When it comes to seeking forgiveness, those who are truly contrite often view themselves unworthy, not only unworthy of G-d’s forgiveness, but unworthy of participating in the communal contrition of the Jewish people. Not so, says Judaism. Each and every soul is precious to G-d. Each and every soul can qualify for Divine forgiveness, and each and every soul has the power to become the determining factor to achieve successful teshuva–repentance for the entire Jewish people.

I recently came across what I found to be a meaningful parable that I would like to share, which I believe conveys a powerful message regarding an individual’s true worth.

A water bearer in India had two large pots, each hung on each end of the pole, which he carried across his neck. One of the pots had a crack in it, the other pot was perfect. And while the perfect pot always delivered a full portion of water at the end of the long walk from the stream to the master’s house, the cracked pot arrived only half full. For two full years this went on daily, with the bearer delivering only one and a half pots full of water to his master’s house. Of course, the perfect pot was proud of its accomplishments, perfect to the end for which it was made. But the poor cracked pot was ashamed of its own imperfection, and miserable that it was able to accomplish only half of what it had been made to do.

After two years of what it perceived to be a bitter failure, the cracked pot spoke to the water bearer one day by the stream. “I am ashamed of myself, and I want to apologize to you.” “Why?” asked the bearer. “Of what are you ashamed?”

“I have been able, for these past two years, to deliver only half my load, because this crack in my side causes water to leak out all the way back to your master’s house,” the pot said. “Because of my flaws, you have to do all of this work, and you don’t get full value from your efforts.” The water bearer felt sorry for the old cracked pot, and in his compassion he said, “As we return to the master’s house, I want you to notice the beautiful flowers along the path.” Indeed, as they went up the hill, the old cracked pot took notice of the sun warming the beautiful wild flowers on the side of the path, and this cheered it some. But at the end of the trail, it still felt bad because as usual, it had leaked out half its load. And so, again, it apologized to the bearer for its failure. The bearer said to the pot, “Did you notice that there were flowers only on your side of your path, but not on the other pot’s side? That’s because I have always known about your flaw, and I took advantage of it. I planted flower seeds on your side of the path, and every day, while we walk back from the stream, you’ve watered them. For two years I have been able to pick these beautiful flowers to decorate my master’s table. Without you being just the way you are, he would not have had this beauty to grace his house.”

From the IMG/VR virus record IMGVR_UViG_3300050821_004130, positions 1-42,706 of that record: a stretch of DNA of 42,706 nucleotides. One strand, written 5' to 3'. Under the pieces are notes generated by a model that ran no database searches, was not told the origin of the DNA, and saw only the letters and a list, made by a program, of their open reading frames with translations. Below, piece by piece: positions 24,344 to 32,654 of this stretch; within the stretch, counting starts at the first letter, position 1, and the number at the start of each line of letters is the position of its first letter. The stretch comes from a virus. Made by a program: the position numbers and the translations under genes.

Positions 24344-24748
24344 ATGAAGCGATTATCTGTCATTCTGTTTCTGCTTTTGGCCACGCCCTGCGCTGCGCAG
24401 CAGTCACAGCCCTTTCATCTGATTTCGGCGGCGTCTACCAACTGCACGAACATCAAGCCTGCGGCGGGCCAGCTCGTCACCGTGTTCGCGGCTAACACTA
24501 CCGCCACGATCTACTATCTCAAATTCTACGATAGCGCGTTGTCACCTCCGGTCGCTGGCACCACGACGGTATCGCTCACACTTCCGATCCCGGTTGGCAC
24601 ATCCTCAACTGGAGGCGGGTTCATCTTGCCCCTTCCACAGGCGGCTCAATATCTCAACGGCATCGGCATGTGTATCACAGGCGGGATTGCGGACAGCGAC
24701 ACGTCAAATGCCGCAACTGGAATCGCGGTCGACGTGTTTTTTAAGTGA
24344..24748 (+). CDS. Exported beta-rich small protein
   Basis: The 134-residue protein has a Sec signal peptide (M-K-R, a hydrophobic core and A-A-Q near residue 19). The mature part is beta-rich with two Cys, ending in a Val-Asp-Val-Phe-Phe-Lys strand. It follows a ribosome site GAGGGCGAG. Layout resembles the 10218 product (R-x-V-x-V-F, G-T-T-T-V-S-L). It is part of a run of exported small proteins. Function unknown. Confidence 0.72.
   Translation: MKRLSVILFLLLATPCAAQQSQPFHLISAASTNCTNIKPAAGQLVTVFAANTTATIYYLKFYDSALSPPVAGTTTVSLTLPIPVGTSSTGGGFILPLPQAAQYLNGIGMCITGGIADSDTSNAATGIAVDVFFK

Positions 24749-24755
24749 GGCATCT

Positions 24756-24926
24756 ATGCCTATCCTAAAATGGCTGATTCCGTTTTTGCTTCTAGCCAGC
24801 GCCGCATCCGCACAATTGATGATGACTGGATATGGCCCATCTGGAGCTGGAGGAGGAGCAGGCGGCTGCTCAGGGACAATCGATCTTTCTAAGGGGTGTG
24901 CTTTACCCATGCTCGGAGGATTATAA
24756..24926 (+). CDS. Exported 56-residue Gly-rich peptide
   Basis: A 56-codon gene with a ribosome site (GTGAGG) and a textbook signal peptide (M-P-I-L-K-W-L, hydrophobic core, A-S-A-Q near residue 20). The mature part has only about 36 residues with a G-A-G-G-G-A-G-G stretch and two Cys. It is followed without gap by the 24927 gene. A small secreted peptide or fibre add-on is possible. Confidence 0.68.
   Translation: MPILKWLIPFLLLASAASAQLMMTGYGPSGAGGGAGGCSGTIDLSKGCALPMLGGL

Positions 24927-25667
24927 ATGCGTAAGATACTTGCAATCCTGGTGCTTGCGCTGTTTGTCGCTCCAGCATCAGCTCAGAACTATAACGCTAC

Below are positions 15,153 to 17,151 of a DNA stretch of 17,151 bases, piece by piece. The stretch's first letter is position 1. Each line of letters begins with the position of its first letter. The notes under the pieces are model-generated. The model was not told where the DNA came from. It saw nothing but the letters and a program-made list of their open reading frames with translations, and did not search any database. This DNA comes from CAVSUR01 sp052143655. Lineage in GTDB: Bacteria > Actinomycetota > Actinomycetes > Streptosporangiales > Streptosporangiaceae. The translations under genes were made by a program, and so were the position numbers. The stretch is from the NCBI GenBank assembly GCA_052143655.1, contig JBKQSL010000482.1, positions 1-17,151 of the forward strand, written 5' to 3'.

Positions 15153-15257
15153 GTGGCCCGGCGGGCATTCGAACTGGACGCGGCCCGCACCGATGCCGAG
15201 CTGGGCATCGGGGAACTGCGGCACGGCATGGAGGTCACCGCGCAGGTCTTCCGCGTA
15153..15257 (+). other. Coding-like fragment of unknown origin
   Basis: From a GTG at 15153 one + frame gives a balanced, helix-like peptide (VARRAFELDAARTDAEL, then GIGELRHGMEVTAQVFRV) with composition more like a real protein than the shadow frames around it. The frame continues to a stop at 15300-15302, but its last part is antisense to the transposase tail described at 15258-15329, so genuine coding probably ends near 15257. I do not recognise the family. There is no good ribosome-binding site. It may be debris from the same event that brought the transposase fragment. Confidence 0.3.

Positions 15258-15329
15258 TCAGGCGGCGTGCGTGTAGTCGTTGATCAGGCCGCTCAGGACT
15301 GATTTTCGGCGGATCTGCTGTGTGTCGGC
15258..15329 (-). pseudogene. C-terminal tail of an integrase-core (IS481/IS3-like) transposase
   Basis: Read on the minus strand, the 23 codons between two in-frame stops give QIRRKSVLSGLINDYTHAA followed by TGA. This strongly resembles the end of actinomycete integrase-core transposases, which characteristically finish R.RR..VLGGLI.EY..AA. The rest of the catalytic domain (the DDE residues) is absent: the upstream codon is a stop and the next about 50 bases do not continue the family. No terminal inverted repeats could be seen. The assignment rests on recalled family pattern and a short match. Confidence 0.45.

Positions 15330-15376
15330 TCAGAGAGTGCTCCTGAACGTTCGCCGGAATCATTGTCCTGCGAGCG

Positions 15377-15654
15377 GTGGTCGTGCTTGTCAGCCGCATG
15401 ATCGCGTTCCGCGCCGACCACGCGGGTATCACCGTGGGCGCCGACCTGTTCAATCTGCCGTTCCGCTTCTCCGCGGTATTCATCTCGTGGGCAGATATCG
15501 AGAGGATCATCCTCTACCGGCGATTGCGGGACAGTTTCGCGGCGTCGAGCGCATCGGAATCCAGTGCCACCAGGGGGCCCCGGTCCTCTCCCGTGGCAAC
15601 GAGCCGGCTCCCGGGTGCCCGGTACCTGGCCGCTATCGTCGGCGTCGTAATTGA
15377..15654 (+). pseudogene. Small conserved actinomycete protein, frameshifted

The moral, of course, is that each of us has our own unique flaws. We’re all cracked pots (some more cracked than others). But it’s the cracks and flaws we each have that make our lives together so very interesting and rewarding. We must take each person for what they are, and look for the good in them. And there is much good out there.

There is a lot of good in each one of us. Blessed are the flexible, for they shall not be bent out of shape. We must remember to appreciate all the different people we encounter in life!

Each of us has the power to change the world. In order to accomplish this, we all need to focus on our own self worth, and learn to appreciate the abundant good that can be found in others.

L’shana Tovah Tikatayvu – May you be inscribed for a year of health and peace.

May you be blessed.